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The Burning of Notre Dame

[1]1,043 words

As news spread of the fire consuming the Notre Dame Cathedral in Paris, the first reaction of most people was shock and sadness. You don’t have to be Catholic or French to feel as if some part of you has been lost. That was not just an old building or a historically important place. It was a symbol of Western civilization. Stand inside a great church and you feel the awe and power that inspired the builders. That cathedral was the primal roar of a people celebrating their creator and the essence of who they were as a people.

Of course, it did not take long for people to notice that its burning was a metaphor for the current crisis in the West. As Europe is swamped by Muslims, promising to replace Europeans in their own lands, it is only a matter of time before the great churches are turned into mosques or destroyed. Despite the endless propaganda from our rulers, most people here and there, are well aware of what’s happening. They don’t know how to articulate it or react to it, but they know. Watching the fire, they knew what it meant.

Not everyone had this reaction. The first reaction [2] of Ben Shapiro was to make jokes about the fire and mock Trump’s tweet about it. This makes perfect sense. He hates Trump and what he represents, so his natural instinct, regardless of the mood of the room, is to attack him. Despite his ridiculous claptrap about Judeo-Christianity, to Ben Shapiro, that cathedral was just a funny looking old building. It meant nothing to him. That fire meant no more to him than seeing an apartment block burn somewhere in Los Angeles.

In the fullness of time, that inability to pipe down and shut up while his target audience mourns the passing of their heritage, will be a turning point in the Potemkin cult of Ben Shapiro. Even the most blinkered of normies was taken aback by such a crude and malicious statement. He was not the only one to slither out of the shadows [3] and reveal his nature in the light of the flames. Those strangers [4] invited in by our rulers were quick to remind us why they should never have been allowed to come to our lands.

That anger people feel is not the sort of barbaric rage our rulers assume is in the heart of every white man. There will be no occidental riots or calls for pogroms against the invaders. It’s a slow buzz as the batteries charge up, waiting for the moment somewhere down the line when the circuit is finally closed. That’s how these things go. Decent people are willing to tolerate what seems like an unlimited amount of deprivation from their rulers, but it reaches a point when the batteries are charged and the circuit is closed.

That’s why it is good to watch the footage and follow the coverage of this thing. Many of us have disconnected from the news, because it’s just propaganda. You can be sure the media will first try to wave it all away as an accident, but we know how they would be reacting if it was a dumpy old mosque or a synagogue that burned, rather than a masterpiece of Western civilization. We know. Everyone knows. Watching it will make you a little angry, but that’s a good thing. We need to charge those batteries.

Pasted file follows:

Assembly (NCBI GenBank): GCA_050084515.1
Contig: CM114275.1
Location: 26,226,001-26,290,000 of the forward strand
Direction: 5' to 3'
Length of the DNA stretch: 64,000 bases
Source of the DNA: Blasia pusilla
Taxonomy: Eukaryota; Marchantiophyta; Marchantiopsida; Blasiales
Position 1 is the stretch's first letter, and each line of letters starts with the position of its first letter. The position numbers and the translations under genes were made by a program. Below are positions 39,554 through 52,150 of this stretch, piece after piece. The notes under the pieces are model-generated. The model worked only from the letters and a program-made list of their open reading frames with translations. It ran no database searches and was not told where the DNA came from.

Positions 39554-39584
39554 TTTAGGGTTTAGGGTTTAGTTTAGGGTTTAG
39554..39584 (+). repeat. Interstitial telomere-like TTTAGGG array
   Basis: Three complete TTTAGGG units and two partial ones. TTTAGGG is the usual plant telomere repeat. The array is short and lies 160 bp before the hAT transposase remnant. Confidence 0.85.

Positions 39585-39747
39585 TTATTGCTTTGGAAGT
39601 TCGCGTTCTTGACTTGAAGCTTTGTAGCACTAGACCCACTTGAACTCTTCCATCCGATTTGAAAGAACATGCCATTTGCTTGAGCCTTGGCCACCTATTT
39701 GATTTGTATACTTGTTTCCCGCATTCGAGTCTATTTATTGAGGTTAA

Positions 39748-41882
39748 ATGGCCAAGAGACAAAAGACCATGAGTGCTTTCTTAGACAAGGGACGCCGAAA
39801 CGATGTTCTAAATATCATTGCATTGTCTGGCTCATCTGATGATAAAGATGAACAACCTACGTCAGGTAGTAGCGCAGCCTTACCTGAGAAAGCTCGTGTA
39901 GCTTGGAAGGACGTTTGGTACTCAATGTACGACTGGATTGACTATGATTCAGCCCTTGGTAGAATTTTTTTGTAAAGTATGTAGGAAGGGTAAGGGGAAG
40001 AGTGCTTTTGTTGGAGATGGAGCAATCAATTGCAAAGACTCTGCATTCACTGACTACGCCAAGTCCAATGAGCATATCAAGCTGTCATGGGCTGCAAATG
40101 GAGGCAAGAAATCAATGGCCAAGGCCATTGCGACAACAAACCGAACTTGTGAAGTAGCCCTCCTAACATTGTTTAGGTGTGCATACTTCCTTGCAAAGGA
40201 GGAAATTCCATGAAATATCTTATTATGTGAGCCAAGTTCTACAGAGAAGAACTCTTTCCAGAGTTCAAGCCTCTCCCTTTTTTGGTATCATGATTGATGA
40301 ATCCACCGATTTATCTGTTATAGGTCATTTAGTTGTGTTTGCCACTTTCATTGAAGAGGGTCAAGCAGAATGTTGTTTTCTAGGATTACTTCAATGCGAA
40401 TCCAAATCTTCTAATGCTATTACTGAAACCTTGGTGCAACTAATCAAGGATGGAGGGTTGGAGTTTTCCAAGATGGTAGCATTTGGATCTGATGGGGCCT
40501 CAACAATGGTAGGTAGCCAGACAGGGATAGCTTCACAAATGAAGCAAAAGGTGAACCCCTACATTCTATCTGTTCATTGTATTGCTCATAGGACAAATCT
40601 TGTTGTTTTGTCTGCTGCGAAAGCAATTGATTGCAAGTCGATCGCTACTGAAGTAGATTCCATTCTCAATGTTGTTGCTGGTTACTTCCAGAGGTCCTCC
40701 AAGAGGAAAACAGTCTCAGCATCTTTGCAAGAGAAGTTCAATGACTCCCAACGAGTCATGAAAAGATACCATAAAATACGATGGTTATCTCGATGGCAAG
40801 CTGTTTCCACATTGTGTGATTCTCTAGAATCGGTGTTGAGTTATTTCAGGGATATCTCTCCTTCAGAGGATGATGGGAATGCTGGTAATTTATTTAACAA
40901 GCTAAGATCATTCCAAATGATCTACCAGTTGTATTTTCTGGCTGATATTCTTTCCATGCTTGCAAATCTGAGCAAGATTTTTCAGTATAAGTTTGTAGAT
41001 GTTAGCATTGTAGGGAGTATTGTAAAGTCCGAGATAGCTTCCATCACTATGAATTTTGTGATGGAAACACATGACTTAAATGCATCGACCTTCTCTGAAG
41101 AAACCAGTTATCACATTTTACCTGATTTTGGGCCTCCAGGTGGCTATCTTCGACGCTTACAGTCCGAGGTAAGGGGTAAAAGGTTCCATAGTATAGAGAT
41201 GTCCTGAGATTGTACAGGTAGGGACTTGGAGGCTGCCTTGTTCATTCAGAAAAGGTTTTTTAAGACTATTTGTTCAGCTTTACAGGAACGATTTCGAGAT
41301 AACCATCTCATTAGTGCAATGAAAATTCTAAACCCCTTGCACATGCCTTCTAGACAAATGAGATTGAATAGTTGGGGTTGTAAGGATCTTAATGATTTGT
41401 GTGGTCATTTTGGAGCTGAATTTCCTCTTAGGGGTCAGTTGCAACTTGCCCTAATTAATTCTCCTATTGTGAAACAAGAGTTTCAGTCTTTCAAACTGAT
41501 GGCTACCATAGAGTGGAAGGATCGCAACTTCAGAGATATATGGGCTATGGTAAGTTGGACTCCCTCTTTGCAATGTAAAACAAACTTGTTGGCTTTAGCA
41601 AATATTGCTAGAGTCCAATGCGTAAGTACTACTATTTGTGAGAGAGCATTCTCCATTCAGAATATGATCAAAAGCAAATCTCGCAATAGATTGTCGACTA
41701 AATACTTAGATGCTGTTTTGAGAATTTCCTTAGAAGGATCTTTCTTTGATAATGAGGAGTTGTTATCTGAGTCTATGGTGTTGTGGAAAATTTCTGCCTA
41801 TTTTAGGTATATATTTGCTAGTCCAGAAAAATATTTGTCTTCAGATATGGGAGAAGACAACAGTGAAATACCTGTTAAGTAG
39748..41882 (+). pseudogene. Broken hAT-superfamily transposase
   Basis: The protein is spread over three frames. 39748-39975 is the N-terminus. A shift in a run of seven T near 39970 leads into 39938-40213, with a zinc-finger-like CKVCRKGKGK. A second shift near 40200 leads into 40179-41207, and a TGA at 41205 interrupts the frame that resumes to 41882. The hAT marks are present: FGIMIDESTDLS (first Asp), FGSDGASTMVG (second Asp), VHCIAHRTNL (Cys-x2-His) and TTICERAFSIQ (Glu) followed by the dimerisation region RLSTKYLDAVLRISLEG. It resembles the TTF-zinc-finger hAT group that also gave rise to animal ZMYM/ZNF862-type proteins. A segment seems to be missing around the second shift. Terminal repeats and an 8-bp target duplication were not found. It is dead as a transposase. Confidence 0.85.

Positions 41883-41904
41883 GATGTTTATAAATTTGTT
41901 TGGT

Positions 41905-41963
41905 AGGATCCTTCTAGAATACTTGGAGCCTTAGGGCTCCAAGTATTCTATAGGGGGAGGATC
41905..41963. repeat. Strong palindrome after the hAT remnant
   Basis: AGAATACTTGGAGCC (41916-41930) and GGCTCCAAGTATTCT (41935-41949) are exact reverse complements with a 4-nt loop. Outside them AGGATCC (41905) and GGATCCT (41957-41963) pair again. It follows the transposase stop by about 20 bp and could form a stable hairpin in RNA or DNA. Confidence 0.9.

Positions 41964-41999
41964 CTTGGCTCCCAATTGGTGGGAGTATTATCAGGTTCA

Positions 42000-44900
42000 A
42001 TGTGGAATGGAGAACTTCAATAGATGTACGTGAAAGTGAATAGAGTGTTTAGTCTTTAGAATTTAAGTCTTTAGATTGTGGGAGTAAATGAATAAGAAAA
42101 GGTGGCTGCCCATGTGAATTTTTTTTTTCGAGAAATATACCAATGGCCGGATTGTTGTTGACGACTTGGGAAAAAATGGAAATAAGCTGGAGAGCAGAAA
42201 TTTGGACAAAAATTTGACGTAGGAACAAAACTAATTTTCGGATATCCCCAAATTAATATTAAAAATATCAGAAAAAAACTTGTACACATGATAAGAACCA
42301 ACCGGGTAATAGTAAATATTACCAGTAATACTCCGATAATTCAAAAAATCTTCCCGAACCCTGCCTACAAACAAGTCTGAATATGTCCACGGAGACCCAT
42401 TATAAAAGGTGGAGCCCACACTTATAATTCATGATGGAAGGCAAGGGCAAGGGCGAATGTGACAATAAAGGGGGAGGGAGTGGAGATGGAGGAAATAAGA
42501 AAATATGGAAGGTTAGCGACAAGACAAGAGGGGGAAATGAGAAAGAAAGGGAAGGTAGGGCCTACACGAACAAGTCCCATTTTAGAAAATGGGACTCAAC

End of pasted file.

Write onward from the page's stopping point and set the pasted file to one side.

Obviously, we’ll never know what really caused the fire. A black church burns and the usual suspects tell us there is a rash of hate crimes against black churches. Catholic churches all over France have been burning for years and we’re told it is a racist conspiracy theory to see a pattern. The same will happen here to people who wonder how an unoccupied building that withstood air raids suddenly caught fire in two places. It will be infuriating, but it just charges those batteries a little more each time you hear it.

Even if the cause was recklessness by some workers, that’s probably worse. Like America, this kind of work in Paris is done by foreigners now. The work crews are no doubt Algerians, Tunisians and maybe some Africans. The few French involved spend their time keeping these tribes from murdering one another. To these strangers, that cathedral was as meaningless to them as the fire. There, as here, the cost of cheap labor is the loss of your heritage. Is cheap stuff really worth feeling like this every day?

Of course, the other charging source that comes from consuming the news coverage of this event is the reminder that we cannot believe anything we are told now. Before the roof collapsed, the authorities were telling us it was not arson and not terrorism. In other words, they were more concerned about the feelings of the foreigners than what this event was doing to their own people. These events are a reminder that the West is ruled by strangers, who see no difference between a Tunisian goatherd and patriot from Lyon.

It’s a sad thing and you should be angry. Even though that anger is more like a building charge, it can still be put to good use. When your normie friend brings up Ben Shapiro or his nonsense about Judeo-Christianity, give him a little shot of that charge. When you are preparing for a day of box wine auntie and her nutty talk about the glories of diversity, give yourself a little shot of that charge, so you can be prepared to make her miserable with your mocking of her piety. Put that anger to good use in your daily life.

To borrow a turn of phrase, the burning of Notre Dame is not the beginning of the end, but the end of the beginning. These events open eyes and make the minds of our fellows receptive to the arguments we make. The subversive seeks to convince you to look away from the fire, so you don’t see what is happening. The revolutionary wants his people to look into the fire, so they can see what he sees. We’re all revolutionaries now. Our job is to take events like burning of Notre Dame and make more revolutionaries.

Source: http://thezman.com/wordpress/?p=17090 [5]